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Ann Clin Neurophysiol > Volume 5(1); 2003 > Article
Ann Clin Neurophysiol. 2003; 5(1): 119-131.
Basic Principles in Nerve Conduction Studies
Dong Kuck Lee
Copyright © 2003 The Korean Society of Clinical Neurophysiology
This is an Open Access article distributed under the terms of the Creative Commons Attribution Non-Commercial License (http://creativecommons.org/licenses/by-nc/4.0) which permits unrestricted non-commercial use, distribution, and reproduction in any medium, provided the original work is properly cited.
Electrodiagnostic studies can be a valuable method in the diagnosis and follow-up study of various neuromuscular diseases. They must be used as an extension of the clinical evaluation, however, and not as routine tests. After the physician decides what kinds of pathophysiology could explain the patient? signs and symptoms, he or she is then in a position to request specific electromyography (EMG) studies to shed light on diseases that could affect the anterior horn cells, nerve roots, peripheral nerve, neuromuscular junctions, or muscles. Nerve conduction studies (NCS) assess peripheral motor and sensory functions by recording the evoked response to stimulation of peripheral nerves. Motor NCS require stimulation of a peripheral nerve while recording from a muscle innervated by that nerve. Sensory NCS are performed by stimulating a mixed nerve while recording from a cutaneous nerve or by stimulating a cutaneous nerve while recording from a mixed or cutaneous nerve. Motor and sensory NCS studies have been used clinically for many years to identify the location of peripheral nerve disease in single nerves and along the length of nerves and to differentiate these disorders from diseases of muscle or the neuromuscular junction. NCS also can help to distinguish between axonal degeneration, segmental demyelination, and abnormal nerve irritability. But it is important to recognize the inherent limitations of the EMG study. First, the kinds of tests and the muscles or nerves to be tested must be determined by clinical findings. Then, the EMG findings must be interpreted in light of the clinical findings because no EMG results are pathognomonic of a specific disease entity. For these reasons, it is essential that the clinical problem be assessed throughly and that a careful neurological examination be performed before the electrophysiologic study.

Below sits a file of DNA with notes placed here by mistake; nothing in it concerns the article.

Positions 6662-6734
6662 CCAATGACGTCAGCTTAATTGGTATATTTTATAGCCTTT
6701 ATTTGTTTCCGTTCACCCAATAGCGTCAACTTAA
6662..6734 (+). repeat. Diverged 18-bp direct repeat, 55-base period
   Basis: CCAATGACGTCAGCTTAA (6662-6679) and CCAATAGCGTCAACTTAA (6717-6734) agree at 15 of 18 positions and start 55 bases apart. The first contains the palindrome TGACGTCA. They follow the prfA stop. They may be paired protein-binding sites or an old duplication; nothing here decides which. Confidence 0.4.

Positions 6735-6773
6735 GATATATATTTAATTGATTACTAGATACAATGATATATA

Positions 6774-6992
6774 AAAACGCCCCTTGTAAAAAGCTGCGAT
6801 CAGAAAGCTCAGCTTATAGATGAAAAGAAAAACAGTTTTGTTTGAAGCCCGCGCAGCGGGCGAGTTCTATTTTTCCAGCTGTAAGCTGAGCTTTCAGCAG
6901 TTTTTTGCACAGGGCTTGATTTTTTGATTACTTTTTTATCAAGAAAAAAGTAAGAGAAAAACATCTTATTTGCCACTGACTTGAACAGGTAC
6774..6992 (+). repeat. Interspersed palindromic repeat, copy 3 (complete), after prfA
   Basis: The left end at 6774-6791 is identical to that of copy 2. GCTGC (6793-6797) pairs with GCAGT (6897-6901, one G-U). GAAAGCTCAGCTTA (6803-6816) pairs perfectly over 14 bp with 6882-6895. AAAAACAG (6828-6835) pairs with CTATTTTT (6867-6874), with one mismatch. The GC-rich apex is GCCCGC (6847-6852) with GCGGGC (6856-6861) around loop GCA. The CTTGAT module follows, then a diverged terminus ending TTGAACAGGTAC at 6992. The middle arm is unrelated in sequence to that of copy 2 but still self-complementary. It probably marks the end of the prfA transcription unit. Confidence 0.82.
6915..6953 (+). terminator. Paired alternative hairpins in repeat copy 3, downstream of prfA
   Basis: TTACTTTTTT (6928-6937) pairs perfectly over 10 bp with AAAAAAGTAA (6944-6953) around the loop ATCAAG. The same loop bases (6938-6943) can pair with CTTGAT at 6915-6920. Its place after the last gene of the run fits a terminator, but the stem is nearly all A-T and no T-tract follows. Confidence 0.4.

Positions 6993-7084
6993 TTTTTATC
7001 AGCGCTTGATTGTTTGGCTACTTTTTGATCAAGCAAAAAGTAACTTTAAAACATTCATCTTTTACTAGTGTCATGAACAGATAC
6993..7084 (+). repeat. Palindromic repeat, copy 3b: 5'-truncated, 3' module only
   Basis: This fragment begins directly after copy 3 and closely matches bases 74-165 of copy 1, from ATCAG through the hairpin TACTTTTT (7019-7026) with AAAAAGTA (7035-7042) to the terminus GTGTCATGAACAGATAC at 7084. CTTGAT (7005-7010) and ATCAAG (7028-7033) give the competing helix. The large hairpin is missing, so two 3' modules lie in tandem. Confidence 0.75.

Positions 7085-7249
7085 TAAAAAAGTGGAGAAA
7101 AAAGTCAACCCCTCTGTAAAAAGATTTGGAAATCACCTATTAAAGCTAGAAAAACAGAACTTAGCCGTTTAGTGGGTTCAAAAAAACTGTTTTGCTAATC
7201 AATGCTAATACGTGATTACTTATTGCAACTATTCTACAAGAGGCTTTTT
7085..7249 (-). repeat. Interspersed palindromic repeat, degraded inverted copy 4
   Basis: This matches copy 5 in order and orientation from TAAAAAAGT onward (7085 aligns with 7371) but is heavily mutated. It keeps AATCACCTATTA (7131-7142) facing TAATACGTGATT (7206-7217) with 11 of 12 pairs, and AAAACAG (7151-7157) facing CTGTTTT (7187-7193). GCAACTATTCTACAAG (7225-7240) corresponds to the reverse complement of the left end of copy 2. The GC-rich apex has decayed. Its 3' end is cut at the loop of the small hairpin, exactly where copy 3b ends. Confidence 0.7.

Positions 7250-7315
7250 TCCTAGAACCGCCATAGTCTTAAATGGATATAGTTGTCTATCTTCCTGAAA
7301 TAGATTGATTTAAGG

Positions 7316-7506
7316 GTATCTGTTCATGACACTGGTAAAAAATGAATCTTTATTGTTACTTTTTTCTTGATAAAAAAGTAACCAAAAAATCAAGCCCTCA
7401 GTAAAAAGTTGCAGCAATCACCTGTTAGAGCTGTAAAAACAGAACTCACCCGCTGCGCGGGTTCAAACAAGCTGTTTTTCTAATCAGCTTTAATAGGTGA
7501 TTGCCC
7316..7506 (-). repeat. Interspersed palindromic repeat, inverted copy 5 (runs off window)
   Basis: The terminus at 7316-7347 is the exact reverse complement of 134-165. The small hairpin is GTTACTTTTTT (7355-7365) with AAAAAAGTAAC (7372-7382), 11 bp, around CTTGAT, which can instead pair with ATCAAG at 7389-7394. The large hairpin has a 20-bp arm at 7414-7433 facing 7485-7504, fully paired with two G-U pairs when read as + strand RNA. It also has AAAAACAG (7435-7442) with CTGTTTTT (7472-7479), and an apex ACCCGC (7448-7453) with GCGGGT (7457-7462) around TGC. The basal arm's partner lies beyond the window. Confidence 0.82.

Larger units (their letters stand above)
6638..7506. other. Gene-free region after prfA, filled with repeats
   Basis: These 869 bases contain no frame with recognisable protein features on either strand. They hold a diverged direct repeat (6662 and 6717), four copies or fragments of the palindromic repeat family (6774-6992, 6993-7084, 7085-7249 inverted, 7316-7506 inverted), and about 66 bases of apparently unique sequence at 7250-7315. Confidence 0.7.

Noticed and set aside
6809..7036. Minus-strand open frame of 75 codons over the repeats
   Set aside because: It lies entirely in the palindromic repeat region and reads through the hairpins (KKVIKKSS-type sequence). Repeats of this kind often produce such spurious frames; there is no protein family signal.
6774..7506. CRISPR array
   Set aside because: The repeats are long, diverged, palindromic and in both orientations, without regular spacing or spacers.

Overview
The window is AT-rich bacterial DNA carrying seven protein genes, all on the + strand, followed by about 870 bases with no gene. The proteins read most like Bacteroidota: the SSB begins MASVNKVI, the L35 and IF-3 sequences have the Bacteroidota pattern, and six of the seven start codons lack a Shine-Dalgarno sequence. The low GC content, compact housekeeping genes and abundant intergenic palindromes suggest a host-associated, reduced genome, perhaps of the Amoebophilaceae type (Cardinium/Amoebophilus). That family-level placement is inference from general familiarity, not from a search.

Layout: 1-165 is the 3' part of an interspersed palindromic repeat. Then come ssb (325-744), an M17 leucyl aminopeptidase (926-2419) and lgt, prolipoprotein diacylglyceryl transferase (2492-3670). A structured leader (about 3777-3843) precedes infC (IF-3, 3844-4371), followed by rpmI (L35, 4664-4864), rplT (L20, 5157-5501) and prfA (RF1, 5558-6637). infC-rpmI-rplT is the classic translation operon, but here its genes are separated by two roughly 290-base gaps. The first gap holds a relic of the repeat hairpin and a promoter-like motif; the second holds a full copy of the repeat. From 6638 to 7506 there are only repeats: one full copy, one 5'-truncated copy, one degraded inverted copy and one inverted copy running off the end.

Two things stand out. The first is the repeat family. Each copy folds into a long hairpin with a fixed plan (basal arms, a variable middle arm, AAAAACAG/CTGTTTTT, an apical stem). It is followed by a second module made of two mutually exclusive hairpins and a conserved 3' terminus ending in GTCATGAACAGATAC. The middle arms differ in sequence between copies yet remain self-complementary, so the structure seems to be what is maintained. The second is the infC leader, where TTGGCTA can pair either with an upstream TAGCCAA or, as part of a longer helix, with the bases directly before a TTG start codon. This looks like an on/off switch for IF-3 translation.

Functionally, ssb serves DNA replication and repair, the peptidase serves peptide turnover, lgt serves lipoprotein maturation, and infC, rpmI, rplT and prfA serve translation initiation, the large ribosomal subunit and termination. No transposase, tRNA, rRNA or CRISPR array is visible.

Key words: Electromyography, Nerve conduction studies
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